We’re eleven days into the first month of 2013. How are those resolutions going?

If you’re looking for a little inspiration not to pick up the pace or do 100 things at once but to simply enjoy the life you lead, lil omm yoga studio in Tenleytown has a treat in store next Thursday night.

The studio is hosting a yoga class and book reading on January 17 by a gifted writer who has just come out with a new memoir. Katrina Kenison, former editor of the Best American Short Stories series, has just published her third book: Magical Journey: An Apprenticeship in Contentment. In it, she reflects on life on the verge of an empty nest, now that her two sons are 23 and 20. If the book as gorgeous as the video trailer, it will surely be a delight to read and an inspiration for living and parenting mindfully and with joy.

Kenison’s lovely Mitten Strings for God first came to me through the hands of a mom whose daughters when to the Waldorf school where I planned to send my son. I learned many things from this mother of three, who provided a glimpse for me into the future with older children, and Kenison’s book – subtitled “Meditations for Mothers in a Hurry” – was a great gift.

With chapters titles like “Quiet,” “Play,” and “Stories,” the book helped me think about the life I wanted to create for my son, and for myself: something different than mine spent eating dinner alone in front of the TV but also something that preserved the strong connection I had to nature in a rural setting before we moved to the suburbs.

In a postpartum haze and on the verge of our own home renovation when I first picked up Kenison’s second book, The Gift of An Ordinary Day: A Mother’s Memoir, her description of her family’s uprooting from their longtime home. Too full of my own drama, I set the book aside until we’d moved in this summer. It instantly captivated me. I was both riveted and inspired to read about all that Kenison learned about herself, her sons, and the nature of peace along the way. I savored the book like it was a mug of warm honeyed tea, not wanting to finish it too quickly because I just wasn’t ready to be done with its deliciousness.

My mother-in-law, mother of two boys, read the book in a day during our Christmas visit, a trip where I gave copies to both my sisters and my sister-in-law.

In much the same way that having sisters and friends with older children has informed my parenting, Ordinary Day helps one take the “long view” to both see each struggle and difficult phase as fleeting and yet to also see the importance of the small choices we make in those moments. Without judgment or guilt, Kenison shares with her readers the ongoing choice to find and cultivate joy.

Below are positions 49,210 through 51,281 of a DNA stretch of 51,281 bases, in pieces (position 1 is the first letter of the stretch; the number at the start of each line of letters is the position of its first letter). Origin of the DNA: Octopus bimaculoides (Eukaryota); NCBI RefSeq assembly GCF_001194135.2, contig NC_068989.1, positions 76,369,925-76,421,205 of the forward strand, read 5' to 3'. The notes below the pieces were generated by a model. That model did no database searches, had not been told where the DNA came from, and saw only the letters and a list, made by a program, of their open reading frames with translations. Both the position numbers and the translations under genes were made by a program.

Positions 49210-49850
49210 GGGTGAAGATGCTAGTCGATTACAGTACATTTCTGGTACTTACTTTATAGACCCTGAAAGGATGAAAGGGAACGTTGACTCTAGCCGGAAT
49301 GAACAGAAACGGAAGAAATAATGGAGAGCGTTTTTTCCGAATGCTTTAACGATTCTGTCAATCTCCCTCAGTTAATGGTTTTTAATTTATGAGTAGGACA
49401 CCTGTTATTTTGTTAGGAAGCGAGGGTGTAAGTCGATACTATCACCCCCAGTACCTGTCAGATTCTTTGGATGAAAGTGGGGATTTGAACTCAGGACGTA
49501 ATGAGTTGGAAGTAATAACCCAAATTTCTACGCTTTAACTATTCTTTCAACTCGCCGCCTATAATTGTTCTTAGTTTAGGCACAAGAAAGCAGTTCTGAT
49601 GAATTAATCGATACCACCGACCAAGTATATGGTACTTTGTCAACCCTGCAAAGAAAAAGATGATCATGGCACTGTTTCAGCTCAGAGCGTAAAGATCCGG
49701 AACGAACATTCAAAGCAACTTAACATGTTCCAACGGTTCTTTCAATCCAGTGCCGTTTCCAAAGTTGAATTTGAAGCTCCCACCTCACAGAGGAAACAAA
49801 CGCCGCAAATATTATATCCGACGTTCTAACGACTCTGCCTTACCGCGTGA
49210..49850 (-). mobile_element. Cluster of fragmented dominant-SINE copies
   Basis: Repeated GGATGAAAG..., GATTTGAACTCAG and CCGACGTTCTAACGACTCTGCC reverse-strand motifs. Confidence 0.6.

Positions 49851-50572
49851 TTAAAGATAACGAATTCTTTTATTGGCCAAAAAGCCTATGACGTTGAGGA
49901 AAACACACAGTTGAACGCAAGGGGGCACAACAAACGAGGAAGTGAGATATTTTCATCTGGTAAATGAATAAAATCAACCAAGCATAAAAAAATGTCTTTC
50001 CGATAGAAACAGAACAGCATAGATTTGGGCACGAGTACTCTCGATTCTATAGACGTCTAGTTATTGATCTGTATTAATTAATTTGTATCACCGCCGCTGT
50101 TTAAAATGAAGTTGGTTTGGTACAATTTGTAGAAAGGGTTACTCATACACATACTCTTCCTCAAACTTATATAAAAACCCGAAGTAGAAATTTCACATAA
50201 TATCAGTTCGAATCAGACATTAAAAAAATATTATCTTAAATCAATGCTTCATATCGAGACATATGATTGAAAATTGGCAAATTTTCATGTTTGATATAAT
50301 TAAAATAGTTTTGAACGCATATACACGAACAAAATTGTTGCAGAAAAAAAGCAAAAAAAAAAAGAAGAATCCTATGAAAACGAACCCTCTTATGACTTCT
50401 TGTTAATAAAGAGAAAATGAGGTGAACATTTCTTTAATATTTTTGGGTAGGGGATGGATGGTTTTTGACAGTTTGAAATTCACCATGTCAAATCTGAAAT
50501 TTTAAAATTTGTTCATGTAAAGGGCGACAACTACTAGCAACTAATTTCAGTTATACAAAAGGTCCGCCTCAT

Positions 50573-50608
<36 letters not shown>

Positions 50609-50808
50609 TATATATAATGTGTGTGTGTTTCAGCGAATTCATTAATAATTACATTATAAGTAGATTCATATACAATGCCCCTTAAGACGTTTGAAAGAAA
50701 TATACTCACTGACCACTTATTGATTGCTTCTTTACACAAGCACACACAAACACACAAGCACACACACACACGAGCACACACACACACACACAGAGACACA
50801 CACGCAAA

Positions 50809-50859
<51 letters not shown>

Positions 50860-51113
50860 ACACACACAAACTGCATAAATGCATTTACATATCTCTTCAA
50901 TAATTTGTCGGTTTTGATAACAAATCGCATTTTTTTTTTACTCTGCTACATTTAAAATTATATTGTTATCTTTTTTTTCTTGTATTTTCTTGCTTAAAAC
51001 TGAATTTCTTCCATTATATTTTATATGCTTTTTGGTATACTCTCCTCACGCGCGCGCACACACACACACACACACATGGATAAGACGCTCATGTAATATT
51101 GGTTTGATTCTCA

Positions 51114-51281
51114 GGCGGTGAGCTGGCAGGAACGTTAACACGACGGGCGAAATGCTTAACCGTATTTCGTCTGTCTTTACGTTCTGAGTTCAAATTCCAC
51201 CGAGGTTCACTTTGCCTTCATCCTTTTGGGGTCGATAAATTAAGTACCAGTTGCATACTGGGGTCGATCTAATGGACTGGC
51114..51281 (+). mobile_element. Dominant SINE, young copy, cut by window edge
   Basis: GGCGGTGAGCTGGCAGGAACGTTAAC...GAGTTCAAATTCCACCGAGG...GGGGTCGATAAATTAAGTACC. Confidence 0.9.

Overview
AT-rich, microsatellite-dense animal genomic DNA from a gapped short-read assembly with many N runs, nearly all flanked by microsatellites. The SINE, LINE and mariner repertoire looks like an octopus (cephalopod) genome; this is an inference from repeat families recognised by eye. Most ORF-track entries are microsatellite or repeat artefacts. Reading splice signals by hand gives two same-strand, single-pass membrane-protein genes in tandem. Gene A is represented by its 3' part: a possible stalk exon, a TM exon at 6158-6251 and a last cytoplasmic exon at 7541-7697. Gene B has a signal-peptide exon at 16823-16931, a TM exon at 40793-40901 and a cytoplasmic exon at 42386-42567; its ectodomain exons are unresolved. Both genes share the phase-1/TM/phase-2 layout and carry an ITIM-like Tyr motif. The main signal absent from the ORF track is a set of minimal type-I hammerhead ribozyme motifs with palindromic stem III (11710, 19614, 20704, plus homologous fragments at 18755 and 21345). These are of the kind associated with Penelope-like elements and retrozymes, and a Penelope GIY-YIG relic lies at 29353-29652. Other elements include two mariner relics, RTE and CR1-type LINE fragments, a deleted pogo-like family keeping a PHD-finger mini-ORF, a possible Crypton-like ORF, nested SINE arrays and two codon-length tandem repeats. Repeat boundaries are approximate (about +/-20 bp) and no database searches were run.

Kenison was about to embark on a tour for the new book, Magical Journey, when I had the opportunity to speak with her on the phone earlier this week. I asked about touchstones in her parenting of which she is glad, she shared that she and her husband always wanted to “impart to our children that family is a really high priority.” They included grandparents at every celebration, maintained regular family dinners even during busy sports seasons, and kept a practice of saying a simple grace at every meal. It wasn’t something she planned, she said; her children brought home the verse about thanking the earth and sun from their Waldorf nursery school.

I asked Kenison how her experience in Waldorf schools had shaped her parenting. A tradition developed by Germany’s Rudolph Steiner around the 1920s, Waldorf education values a connection to nature and a nurturing of the imagination. It also emphasizes daily rhythms and seasonal traditions.

Kenison said she learned a lot from participation in the school about the environment she wanted to create at home. It was already her instinct not to be too scheduled and busy – to, in fact, actually schedule empty time – but it was good to be part of a community where this counter-culture approach was shared.

“The thing is,” she told this mother of two young children, “those early childhood years are so brief.” Although her children at older ages went on to watch sports on TV and then movies and then to use other technology, she is glad the TV was not part of her family life when they were young.

“If we can protect them just a little bit… If we can to realize that what our kids need is not to have everything but to have a sense of wonder, not answers to all their questions,” she mused, “I think the efforts we make as parents to build walls around them, even for a little while, are worth it.”

I’m grateful to have had the chance to read Kenison’s beautiful writing about her journey as a mother, writer and person and can’t wait to read her new book and to see her in person next Thursday.


Katrina Kenison will lead a yoga class 7-8 p.m. and do a book talk and signing 8-9 p.m. on Thursday, January 17 at lil omm yoga studio, 4708 Wisconsin Ave. NW, Washington, DC, 20016.

Buy tickets for both events, each $10, at lilomm.com

Photo of Carrie Haynes by Deb Nigri, both teachers at lil omm. Used by permission.magical journey lil omm


In order to attend this event, Jessica Claire Haney is going to miss her first Holistic Moms Network meeting since she founded the Arlington/Alexandria chapter four years ago! Knowing the HMN meeting was a long-planned-for presentation on sex and intimacy, her husband is a little miffed at her priorities. But he also understands how happy Kenison’s book has made her and figures the good karma will make its way around. Jessica blogs about living naturally (most of the time) at Crunchy-Chewy Mama.